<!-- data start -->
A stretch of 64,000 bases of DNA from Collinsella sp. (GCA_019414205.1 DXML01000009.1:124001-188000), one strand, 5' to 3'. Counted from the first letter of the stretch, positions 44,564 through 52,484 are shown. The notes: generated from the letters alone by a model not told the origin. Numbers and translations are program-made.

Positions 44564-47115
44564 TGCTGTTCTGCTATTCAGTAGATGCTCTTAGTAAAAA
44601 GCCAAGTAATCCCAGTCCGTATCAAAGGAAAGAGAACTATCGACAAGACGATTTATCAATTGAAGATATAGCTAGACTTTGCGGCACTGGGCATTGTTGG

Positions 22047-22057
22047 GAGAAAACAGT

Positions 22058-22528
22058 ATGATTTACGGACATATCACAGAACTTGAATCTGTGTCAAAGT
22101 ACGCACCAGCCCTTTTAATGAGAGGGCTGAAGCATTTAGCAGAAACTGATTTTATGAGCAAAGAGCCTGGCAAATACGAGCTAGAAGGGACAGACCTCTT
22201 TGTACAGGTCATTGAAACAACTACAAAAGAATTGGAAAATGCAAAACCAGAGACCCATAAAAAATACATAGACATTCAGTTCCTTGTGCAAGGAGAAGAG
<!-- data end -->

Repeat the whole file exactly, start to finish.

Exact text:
A stretch of 64,000 bases of DNA from Collinsella sp. (GCA_019414205.1 DXML01000009.1:124001-188000), one strand, 5' to 3'. Counted from the first letter of the stretch, positions 44,564 through 52,484 are shown. The notes: generated from the letters alone by a model not told the origin. Numbers and translations are program-made.

Positions 44564-47115
44564 TGCTGTTCTGCTATTCAGTAGATGCTCTTAGTAAAAA
44601 GCCAAGTAATCCCAGTCCGTATCAAAGGAAAGAGAACTATCGACAAGACGATTTATCAATTGAAGATATAGCTAGACTTTGCGGCACTGGGCATTGTTGG

Positions 22047-22057
22047 GAGAAAACAGT

Positions 22058-22528
22058 ATGATTTACGGACATATCACAGAACTTGAATCTGTGTCAAAGT
22101 ACGCACCAGCCCTTTTAATGAGAGGGCTGAAGCATTTAGCAGAAACTGATTTTATGAGCAAAGAGCCTGGCAAATACGAGCTAGAAGGGACAGACCTCTT
22201 TGTACAGGTCATTGAAACAACTACAAAAGAATTGGAAAATGCAAAACCAGAGACCCATAAAAAATACATAGACATTCAGTTCCTTGTGCAAGGAGAAGAG